In the world of social media, influence is a totally different game. Influence on social media can be defined by the number of fans and followers the user has, or the amount of likes and retweets they get from their posts.
Influence on social media is extremely powerful. With 1.23 billion monthly users on Facebook, 271 million Twitter users, 150 million Instagram users, social media has a massive reach worldwide. Top tier influential users have the ability to start a social movement, appear on headline news, or raise more than $100 million dollars with just a simple post or tweet.
When you successfully engage an influential user, you have not just managed to engage one customer – you have managed to engage the thousands of users that follow your influential user. A friend of mine who runs a start up business for yacht chartering managed to increase their followers ten-folded simply by using five Instagram posts from an influential user.
In the real world, it is hard to measure the amount of influence a person has. However, as with most things on the Internet, influence on social media is easily calculated. In view of the influencer’s level of interconnectedness, substance, and depth in the industry, here are 3 tools that calculate the amount of influence your fan has:
Klout was developed to “measure your ability to drive action”. It measures influence via three different categories:
- True Reach
- Network Impact.
True Reach refers to the number of people a user can potentially reach out to. The important figures are the numbers of people who engage with a user’s posts on different social media platforms.
The Amplification metric gauges how much influence a user has on his/her network. It tells you how well a user engages with followers in terms of replies and comments.
Lastly, Network Impact refers to the influence of the other users within a user’s True Reach. To increase this score, users must interact with other influential people on their networks.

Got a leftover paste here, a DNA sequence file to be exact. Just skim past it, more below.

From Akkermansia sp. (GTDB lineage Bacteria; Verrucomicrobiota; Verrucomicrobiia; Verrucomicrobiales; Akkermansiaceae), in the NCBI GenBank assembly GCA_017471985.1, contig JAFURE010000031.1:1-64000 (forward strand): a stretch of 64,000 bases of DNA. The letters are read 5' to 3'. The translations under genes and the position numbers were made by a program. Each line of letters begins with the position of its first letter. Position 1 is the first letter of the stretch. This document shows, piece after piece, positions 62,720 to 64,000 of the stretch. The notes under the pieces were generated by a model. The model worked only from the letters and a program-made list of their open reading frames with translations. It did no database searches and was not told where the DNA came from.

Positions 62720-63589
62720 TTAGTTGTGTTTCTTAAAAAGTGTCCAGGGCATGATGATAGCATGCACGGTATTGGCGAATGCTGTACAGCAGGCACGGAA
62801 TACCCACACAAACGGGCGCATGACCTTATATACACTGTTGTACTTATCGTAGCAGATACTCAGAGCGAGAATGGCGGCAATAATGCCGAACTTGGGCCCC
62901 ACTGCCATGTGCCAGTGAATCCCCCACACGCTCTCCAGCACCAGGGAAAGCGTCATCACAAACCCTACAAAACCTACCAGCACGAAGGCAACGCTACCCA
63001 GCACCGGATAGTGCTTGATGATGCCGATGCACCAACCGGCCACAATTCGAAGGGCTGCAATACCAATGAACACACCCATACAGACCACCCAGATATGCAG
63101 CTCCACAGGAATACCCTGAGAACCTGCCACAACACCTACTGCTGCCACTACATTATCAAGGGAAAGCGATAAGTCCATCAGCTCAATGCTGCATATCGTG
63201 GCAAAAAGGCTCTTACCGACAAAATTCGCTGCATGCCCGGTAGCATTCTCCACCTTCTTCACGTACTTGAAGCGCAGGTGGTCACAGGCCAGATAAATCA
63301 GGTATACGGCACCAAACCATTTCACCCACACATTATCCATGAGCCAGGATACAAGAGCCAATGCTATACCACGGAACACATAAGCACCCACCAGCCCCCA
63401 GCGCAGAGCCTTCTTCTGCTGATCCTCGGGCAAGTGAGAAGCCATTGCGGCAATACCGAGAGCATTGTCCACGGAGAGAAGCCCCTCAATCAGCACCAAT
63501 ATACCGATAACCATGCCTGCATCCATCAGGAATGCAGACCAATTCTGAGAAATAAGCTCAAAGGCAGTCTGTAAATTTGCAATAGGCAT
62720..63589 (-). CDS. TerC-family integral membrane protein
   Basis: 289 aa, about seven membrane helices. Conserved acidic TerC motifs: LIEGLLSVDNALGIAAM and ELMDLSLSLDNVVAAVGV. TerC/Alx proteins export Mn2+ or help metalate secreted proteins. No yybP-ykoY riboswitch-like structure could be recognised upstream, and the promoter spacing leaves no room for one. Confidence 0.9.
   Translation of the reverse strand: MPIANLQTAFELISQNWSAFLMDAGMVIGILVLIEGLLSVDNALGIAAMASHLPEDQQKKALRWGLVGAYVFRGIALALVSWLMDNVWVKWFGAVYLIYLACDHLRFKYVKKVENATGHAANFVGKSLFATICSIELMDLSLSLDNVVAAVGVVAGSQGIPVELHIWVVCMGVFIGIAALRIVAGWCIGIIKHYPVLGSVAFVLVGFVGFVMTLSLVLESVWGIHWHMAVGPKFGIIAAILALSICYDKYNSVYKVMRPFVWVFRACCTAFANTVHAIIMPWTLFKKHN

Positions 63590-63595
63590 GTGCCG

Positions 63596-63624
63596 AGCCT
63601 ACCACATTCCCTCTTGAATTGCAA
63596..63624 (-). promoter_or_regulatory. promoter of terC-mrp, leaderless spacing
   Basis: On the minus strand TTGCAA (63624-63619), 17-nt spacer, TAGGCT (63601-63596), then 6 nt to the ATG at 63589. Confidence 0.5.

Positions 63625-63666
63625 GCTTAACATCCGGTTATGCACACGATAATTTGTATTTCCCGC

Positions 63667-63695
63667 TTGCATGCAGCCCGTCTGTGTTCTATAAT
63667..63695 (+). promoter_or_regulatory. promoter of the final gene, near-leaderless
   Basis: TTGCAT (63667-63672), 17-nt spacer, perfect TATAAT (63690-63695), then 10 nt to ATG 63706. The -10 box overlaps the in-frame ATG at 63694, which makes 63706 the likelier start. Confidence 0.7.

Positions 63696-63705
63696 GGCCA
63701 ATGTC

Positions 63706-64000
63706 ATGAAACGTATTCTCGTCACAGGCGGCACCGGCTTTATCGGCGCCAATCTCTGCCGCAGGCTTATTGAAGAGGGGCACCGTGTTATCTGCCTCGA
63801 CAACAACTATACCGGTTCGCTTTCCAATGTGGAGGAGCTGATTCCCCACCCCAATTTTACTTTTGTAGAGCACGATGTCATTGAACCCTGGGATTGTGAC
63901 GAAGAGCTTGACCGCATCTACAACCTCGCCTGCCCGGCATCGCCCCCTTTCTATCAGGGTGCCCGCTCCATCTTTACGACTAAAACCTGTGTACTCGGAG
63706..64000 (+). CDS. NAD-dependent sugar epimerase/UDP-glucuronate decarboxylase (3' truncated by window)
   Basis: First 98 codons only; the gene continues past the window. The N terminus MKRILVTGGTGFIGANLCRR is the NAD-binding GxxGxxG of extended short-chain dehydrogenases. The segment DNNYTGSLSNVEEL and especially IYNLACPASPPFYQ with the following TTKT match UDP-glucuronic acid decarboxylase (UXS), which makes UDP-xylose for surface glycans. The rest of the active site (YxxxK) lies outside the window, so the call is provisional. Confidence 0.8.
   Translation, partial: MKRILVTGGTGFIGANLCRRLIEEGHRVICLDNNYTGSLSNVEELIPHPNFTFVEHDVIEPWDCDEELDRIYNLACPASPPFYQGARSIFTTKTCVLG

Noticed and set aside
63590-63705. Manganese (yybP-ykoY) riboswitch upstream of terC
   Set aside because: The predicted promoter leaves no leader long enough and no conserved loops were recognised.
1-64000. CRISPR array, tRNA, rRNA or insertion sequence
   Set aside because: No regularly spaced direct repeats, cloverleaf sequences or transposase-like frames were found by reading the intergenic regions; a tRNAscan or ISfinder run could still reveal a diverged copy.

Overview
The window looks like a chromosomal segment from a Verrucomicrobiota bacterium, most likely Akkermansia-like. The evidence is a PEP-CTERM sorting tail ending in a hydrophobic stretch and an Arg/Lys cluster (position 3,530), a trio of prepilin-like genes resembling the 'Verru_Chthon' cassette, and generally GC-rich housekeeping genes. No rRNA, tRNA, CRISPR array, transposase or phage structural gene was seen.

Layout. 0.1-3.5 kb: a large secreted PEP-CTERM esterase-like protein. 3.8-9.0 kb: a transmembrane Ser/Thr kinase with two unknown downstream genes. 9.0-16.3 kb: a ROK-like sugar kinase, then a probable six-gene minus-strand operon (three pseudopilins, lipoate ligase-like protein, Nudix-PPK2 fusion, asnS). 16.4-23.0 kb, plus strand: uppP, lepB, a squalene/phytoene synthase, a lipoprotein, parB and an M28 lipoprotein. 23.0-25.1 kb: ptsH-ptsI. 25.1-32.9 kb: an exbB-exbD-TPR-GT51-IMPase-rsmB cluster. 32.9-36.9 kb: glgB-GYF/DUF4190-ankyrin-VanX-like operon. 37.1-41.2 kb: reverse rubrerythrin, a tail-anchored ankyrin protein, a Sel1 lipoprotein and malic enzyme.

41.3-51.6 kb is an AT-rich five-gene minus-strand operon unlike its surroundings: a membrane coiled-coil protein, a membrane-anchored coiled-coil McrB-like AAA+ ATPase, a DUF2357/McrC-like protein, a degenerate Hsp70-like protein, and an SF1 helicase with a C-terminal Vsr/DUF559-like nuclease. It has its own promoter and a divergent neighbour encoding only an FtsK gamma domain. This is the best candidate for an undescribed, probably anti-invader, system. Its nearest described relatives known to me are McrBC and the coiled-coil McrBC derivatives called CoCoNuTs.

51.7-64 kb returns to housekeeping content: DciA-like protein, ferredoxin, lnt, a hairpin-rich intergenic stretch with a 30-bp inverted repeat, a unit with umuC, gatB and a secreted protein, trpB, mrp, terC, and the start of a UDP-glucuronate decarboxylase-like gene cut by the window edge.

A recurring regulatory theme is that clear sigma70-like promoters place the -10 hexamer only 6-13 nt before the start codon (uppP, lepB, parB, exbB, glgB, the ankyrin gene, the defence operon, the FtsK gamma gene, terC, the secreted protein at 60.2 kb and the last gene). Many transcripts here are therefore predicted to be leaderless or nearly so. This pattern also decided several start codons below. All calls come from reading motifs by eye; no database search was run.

Klout combines the scores form these three metrics to provide you with an overall score that gives you an idea of how much influence a user has.
This software calculates social capital reputation such as:
- audience scores
- topic resonance
Authority is the measure of trust. It calculates how much you can rely on a user’s actions to resonate within the community based on acceptance and interaction.
Audience score counts the number of fans and those who are receptive to a user’s posts and actions. Spam accounts, trolls, and bots are not filtered and do not contribute to the score. PeerIndex also counts how much activity is appropriate.
Realness, gauges the likelihood of whether a profile belongs to a real person, and is not a spam bot, troll, or Twitter feed. This metric’s main objective is to penalise fake accounts that are created to boost popularity and disrupt the community.
Google Analytics is a very important tool in social media because it gives you an idea of how your brand is perceived in the non-social media world. When looking out for influencers, you should look beyond their reach in social media. Their SEO scores and blog/website traffic are important factors to consider as well.
Google Analytics has also reinvented its metrics in order to accommodate social media, mainly because of Google+. Despite being less popular than Facebook and Twitter, Google+ is a good platform to find influencers as you can connect to people who are key personalities in the industry.
In the world of social media, influence is currency. Traditional marketing and advertising have little power on social media. The influencers run the show. Engaging influencers can bring higher exposure, higher reach, and higher profits.
It all starts with identifying the influencer within your circle of fans. An easy way to begin is to run a Facebook Post by asking your fans are bloggers or have any form of large-scale distribution. If need be it will also be useful to run Facebook Ads targeting towards your fans.
Once you’ve identified them, use these three tools above to determine if your influencers really have authority over their distribution.